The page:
It seems difficult to really judge a show just based off of a series premiere episode. That first episode is designed to get audiences familiar with the plot, the characters, and the tone of the show. Any real judgment of the characters and the story arc they are contained in cannot be truly evaluated until a viewer is settled into the rhythm of the show. After a few are watched then you can see if indeed there is even a consistent rhythm and tone or any plausible and pleasurable developments. So what can be said about TOGETHERNESS after episode one? Let’s break it down and see.
First, is the basic construct of the show. HBO and all involved call it a comedy, but it is HBO’s version of comedy. When you think of TV comedy you usually bring to mind shows like Modern Family or The Big Bang Theory with a single camera shooting on a single soundstage with writing that times the jokes just right. That is not what you get here at all. Technically what HBO gives us is “dramedy”. VEEP and SILICON VALLEY are the closest HBO series to the traditional construct, but GIRLS and now TOGETHERNESS are more in the “dramedy” vein. That means it offers absurd and silly comedic content with the dramatic sections being the moments that seem to be strategically placed just right.
One case from the opening episode “Family Day” to illustrate the point would be the following. After several minutes of seeing the four leads out on a date night away from the kids they end it with drunken laughter and fun. Back home after the frivolity has ended our husband gets his sloshing wife to bed and asks her – boom – why has their sex life has ended. The episode is full of moments like that, a comedic situation spiked with a dramatic punch, and that approach will likely be consistent through the series.
It is not a bad thing, hell GETTING ON executes it brilliantly, and this show is off to a good start in doing it as well. To play it all out for us is the following characters: Mark Duplass (co-creator with his brother Jay Duplass) is Brett Pierson. He and his wife Michelle, played by Melanie Lynskey, have been married ten years and have two children. Their marriage is already rocky as the series starts. Coming into their home at this unstable time are her sister Tina, played by Amanda Peet and his best friend Alex, played by Steve Zissis. It is not the best time for them to stay with the Pierson’s, but neither can be turned away. What we are faced with then is four troubled individuals trying to sort out what is next in life. The married couple has trouble communicating and any intimate time to be had is spent solo. Tina feels she is an old hag with no one in her life and Alex is without a job, money and hope. It proves to be a great team of people to have under one roof as the misery and frustration congeals.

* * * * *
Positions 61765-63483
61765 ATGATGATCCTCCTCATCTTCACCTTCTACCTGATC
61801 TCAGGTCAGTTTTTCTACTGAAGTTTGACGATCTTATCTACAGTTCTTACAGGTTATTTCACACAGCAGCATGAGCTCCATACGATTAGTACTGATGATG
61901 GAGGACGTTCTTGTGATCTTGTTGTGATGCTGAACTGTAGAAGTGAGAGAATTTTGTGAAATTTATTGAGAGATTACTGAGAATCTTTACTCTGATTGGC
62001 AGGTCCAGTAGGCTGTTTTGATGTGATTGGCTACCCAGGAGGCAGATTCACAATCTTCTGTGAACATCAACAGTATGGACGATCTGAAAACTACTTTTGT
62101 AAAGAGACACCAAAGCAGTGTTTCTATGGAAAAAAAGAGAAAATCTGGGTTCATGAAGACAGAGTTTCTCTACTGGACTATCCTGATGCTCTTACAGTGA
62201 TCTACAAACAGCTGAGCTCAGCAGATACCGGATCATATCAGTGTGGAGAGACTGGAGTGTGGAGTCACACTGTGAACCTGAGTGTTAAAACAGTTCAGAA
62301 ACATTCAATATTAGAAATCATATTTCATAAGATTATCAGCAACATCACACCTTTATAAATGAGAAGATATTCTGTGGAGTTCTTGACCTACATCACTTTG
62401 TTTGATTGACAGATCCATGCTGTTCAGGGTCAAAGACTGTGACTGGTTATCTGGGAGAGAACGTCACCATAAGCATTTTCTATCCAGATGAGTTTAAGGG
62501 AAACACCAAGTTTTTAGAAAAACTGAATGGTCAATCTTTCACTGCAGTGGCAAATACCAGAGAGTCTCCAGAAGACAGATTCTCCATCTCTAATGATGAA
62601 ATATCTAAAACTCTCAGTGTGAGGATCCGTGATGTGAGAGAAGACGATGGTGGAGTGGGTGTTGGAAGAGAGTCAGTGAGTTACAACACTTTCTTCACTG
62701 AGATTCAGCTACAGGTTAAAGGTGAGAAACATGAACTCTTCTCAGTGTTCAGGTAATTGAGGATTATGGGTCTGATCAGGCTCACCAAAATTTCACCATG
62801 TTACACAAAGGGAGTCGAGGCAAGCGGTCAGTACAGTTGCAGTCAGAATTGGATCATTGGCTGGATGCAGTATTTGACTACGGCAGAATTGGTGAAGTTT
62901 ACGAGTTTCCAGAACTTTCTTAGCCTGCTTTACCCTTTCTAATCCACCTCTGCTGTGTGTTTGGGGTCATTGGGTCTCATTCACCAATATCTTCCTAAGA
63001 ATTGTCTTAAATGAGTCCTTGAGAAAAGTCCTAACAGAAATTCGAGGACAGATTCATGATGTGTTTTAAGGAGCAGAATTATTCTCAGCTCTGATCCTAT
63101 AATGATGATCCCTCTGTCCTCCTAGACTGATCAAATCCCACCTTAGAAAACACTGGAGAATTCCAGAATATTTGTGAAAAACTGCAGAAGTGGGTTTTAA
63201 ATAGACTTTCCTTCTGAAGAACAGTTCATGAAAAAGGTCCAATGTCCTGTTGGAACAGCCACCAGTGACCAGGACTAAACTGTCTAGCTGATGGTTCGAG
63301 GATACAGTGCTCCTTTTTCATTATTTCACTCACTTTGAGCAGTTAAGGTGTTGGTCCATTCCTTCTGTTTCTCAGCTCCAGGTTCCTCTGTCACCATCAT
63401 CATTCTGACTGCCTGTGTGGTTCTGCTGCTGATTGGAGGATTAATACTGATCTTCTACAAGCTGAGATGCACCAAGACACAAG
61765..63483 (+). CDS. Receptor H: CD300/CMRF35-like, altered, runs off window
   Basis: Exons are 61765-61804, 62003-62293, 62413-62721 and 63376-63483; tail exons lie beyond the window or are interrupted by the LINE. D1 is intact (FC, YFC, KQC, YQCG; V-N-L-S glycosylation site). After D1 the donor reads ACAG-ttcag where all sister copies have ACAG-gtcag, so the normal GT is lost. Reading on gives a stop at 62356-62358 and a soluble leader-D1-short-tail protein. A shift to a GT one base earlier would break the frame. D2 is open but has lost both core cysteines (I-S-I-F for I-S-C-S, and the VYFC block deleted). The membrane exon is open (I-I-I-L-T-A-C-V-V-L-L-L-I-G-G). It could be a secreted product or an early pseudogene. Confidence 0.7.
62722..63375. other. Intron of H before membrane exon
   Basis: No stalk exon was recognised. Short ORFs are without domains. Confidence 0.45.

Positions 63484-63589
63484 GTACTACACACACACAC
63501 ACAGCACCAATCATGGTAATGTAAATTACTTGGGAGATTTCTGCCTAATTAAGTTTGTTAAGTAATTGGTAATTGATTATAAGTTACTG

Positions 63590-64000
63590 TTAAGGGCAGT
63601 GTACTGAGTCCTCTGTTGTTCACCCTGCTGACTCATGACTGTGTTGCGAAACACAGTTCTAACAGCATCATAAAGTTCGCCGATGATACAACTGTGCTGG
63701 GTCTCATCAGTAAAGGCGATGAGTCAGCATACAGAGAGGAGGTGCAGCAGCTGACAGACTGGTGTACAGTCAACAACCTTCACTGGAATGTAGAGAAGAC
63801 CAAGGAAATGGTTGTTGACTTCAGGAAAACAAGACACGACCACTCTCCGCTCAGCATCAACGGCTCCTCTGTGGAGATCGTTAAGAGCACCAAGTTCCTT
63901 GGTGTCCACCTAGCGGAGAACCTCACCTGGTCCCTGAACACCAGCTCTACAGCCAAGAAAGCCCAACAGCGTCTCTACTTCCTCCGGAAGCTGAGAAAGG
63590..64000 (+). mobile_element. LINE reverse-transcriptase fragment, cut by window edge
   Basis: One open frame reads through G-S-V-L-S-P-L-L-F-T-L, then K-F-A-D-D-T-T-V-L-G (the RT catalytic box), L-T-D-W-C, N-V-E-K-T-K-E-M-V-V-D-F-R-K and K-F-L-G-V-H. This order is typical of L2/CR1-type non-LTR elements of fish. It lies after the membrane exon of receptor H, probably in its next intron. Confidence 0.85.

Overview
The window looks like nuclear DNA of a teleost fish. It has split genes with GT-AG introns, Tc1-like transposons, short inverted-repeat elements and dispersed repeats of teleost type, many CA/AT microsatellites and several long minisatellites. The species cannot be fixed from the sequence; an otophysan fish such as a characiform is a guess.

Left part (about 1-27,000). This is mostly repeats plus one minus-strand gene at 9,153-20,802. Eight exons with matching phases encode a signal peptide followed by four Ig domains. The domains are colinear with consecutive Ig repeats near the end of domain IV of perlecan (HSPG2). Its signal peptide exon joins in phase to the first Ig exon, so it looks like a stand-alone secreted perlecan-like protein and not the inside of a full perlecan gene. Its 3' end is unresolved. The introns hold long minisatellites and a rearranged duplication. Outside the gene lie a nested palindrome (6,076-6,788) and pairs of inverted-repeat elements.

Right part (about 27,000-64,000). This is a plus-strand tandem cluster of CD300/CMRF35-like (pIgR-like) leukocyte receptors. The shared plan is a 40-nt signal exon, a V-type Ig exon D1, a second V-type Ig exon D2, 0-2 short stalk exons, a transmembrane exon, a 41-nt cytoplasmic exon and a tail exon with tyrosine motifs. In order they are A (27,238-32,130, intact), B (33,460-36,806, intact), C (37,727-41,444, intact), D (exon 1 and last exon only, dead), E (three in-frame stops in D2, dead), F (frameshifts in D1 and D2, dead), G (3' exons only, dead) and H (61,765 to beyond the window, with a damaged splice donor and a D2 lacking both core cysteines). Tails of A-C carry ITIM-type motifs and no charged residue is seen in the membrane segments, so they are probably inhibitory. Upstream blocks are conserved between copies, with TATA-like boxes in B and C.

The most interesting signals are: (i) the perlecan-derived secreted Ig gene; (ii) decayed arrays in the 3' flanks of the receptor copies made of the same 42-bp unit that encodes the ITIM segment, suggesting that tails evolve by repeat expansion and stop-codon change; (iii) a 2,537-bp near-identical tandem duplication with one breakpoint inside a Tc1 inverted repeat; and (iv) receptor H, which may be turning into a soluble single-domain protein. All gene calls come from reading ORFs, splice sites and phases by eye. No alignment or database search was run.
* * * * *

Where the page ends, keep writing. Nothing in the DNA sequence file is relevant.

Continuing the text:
That is not to say this show is a downer; in this first episode there is plenty of witty repartee and tipsy fun between the hurt looks. The title tells us it is “Family Day” and as the show opens Alex is being brought to the house after being evicted from his apartment. He and Brett are greeted by the family in their beach attire ready to hit the California surf. That evening the adults have opportunity to go out on the town for some fun. Brett and Melanie have already hurt each other feelings throughout the day, but Alex and Tina have seemed to hit it off, especially after Alex deflates an encounter Tina has with the lover who just ditched her earlier in the day. Alex & Tina take matters into their own hands to bolster her spirits and give Brett and Michelle a boost as well, I think with a bottle of cheap booze to change the mood. By episode’s end Alex and Tina are hitting it off, but the Pierson’s end up at the moment I mentioned earlier as Brett puts Michelle to bed.
It was an interesting enough start to the series. As the season progresses we will see the importance of togetherness and how hard it is to maintain it, especially while others are watching. To help support some of the themes and specific scenes I mentioned here check out this Behind the Scenes clip:
Hey, there is a challenge for us this season! Find the scene per episode that best showcases the ‘togetherness’ theme. It is not a moment that is just all four characters in the same locale, but a moment when they are all working as a team towards a rewarding outcome. Okay, normally this would be the point of wrapping it up, but we have one more element for you. It is not embedded but, you can check out the whole episode on YouTube. Take the link to “Family Day or finding it still airing on 01.14 at 12:05am; 01.15 at 10:00pm and 01.16 at midnight. You’re welcome and remember TOGETHERNESS airs Sunday nights at 9:30pm.
Here is the preview of Episode Two “Handcuffs.” What does Michelle have in mind? Check out our review next week.
Okay, are you ready to band together to enjoy TOGETHERNESS with us?
Find Episode # 2 here.